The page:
Oregon judge fines Christian bakers $135,000 for refusing to bake a gay ‘wedding’ cake
GRESHAM, OR, April 27, 2015 (LifeSiteNews.com) – An Oregon Christian family has been fined $135,000 for refusing to participate in a homosexual “wedding” ceremony.
Aaron and Melissa Klein ran “Sweet Cakes by Melissa” for seven years in the notoriously left-wing environment of Portland, Oregon. But on January 17, 2013, a lesbian woman asked the Christian couple to bake a cake for their homosexual “marriage” ceremony.
Upon learning the ceremony would be for two women, Aaron said, “I’m sorry. I hope I didn’t waste your time, but we don’t do same-sex marriages” based on his belief in the Bible.
Rachel Bowman-Cryer stormed out. Klein said that later that day, her mother confronted him inside his bakery, saying that “truth had changed” for her.
“She told me that I needed to read my Bible,” he told CNSNews, “and I quoted Leviticus 20:13, at which point she told me I was wrong, and stormed out.”
The next thing the couple knew, Oregon officials had informed them they faced prosecution for violating state law.
Laurel Bowman-Cryer, who is now “married” to Rachel, sent a complaint to the state, saying that Klein “proceeded to say we were abominations unto the lord” (sic). “This is absolutely unacceptable.”
In a subsequent report, the lesbian couple claimed the incident left them feeling “mentally raped.”
They claimed to suffer from 88 separate symptoms of mental anguish – including “surprise,” being “stunned,” experiencing a “dislike of going to work,” and that one or both of them had resumed smoking.
The Kleins, overwhelmed by a social media campaign that led to a lagging wedding business, closed their bakery that September. They briefly moved their business inside their home, but someone broke into their company van and defaced it by scrawling the word “bigot” on the side.
Aaron took a job as a garbage man. They say they are now making about half the income they had been with their bakery.
“Just because I own a business shouldn't mean that I can't have a religious belief and be able to practice my religion in my workplace,” Melissa told The Daily Signal, “and I think that everybody should be able to do that.”
State officials said they pursued the case in order to modify the Kleins' behavior and change their decision to uphold Christian values. Oregon Labor Bureau Commissioner Brad Avakian told local media, “The goal is to rehabilitate. For those who do violate the law, we want them to learn from that experience and have a good, successful business in Oregon.”
“It's almost as if the state is hostile toward Christian businesses,” Aaron said at the time.
State officials accused them of violating the Oregon Equality Act of 2007, which allows an unelected judge to impose a maximum of $75,000 per petitioner. The state sought the $150,000 maximum.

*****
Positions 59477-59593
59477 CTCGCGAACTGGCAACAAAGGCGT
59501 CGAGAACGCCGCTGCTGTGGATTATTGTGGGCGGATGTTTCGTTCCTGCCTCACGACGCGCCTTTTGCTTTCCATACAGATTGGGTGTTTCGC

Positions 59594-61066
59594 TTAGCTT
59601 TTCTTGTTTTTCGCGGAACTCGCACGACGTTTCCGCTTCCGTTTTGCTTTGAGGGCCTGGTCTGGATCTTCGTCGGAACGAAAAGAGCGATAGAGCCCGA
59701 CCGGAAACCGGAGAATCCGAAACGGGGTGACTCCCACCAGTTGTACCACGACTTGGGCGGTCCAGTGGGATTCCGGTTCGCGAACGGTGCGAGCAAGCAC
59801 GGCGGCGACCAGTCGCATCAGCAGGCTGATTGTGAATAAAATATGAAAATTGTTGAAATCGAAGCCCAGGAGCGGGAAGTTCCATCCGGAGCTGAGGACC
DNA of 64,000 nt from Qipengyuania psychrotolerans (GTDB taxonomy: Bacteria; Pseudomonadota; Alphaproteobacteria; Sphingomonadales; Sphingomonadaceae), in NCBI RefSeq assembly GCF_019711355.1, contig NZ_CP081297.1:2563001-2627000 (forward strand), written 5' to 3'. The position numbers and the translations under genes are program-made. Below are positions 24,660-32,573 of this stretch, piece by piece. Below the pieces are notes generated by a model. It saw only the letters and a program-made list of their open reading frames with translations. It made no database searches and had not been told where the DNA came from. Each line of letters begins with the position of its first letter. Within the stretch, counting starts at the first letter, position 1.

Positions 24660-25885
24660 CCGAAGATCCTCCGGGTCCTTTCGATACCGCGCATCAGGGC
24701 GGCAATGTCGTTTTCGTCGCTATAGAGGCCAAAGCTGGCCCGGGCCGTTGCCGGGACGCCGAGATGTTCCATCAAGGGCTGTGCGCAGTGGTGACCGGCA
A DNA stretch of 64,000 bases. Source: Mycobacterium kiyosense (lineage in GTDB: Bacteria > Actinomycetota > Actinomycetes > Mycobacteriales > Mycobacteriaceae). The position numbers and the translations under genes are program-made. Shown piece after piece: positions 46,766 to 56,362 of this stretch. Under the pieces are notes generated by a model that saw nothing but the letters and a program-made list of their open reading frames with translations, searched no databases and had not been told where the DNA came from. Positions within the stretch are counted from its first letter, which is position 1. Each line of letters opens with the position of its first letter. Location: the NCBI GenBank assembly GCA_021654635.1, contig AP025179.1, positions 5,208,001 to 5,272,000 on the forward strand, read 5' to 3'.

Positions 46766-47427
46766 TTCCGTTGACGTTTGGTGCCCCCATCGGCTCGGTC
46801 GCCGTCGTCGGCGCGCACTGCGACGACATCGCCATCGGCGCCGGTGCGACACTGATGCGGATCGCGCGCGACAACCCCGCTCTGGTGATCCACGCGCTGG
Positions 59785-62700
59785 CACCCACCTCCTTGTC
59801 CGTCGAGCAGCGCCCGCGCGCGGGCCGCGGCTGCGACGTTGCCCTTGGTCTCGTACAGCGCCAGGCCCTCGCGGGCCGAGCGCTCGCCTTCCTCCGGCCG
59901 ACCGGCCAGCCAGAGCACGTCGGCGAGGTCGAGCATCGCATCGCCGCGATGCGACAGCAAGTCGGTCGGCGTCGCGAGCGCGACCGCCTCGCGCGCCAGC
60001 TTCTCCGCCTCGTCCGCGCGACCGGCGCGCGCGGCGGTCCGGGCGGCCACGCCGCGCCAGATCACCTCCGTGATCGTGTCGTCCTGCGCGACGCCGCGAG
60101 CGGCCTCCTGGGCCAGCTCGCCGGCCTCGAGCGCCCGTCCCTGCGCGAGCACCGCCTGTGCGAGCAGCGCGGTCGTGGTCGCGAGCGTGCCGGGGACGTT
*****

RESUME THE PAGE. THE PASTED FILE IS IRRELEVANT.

On Friday, administrative judge Alan McCullough issued a Proposed Order that assessed $135,000, awarding $60,000 to Laurel Bowman-Cryer and $75,000 in damages to Rachel for their suffering. The order is not final, and the final amount could be increased or decreased.
“This amount will financially ruin us,” Melissa Klein wrote on her business' Facebook page upon learning of the order on Friday.
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“There was no doctor, no psychologist – no expert testimony at all,” said one of the Kleins' three attorneys, Anna Harmon. “This is real money that Aaron and Melissa are going to have to pay that otherwise would be used to pay their mortgage and feed their kids.”
AFR Talk radio host Bryan Fischer was outraged that the fine had been “assessed by a bureaucracy.”
“There was no trial by jury. There was no evidence for and against,” Fischer said on his program today. “That's liberal fascism,” he said, echoing Ted Cruz.
The Kleins had begun raising funds to pay the debt on GoFundMe, but the website shut down their campaign on the grounds that it would reward lawbreakers. (See the full story here.)
The state of Oregon is vigorously defending its decision to press charges.
“The facts of this case clearly demonstrate that the Kleins unlawfully discriminated against the” couple, the state's Bureau of Labor and Industry (BOLI) said in statement on Friday. “Under Oregon law, businesses cannot discriminate or refuse service based on sexual orientation, just as they cannot turn customers away because of race, sex, disability, age or religion.”
Homosexual activists also praised BOLI. Jeana Frazzini, co-director of the homosexual pressure group Basic Rights Oregon, said the Kleins deserved a massive fine, because their actions had been “hurtful and wrong.”
But those who uphold traditional moral and constitutional views say the state has vastly overstepped its legitimate powers and trampled upon America's historic, defining commitment to freedom of thought.
“What happened today is an egregious assault on the freedom Americans have to peaceably live their lives according to their beliefs,” said Tony Perkins, the Family Research Council's president. “In a free country, this is a ruling that cannot and must not stand.”
“A government able to bankrupt people for standing by their deepest beliefs is a government of unbridled power and a threat to everyone's freedom.”
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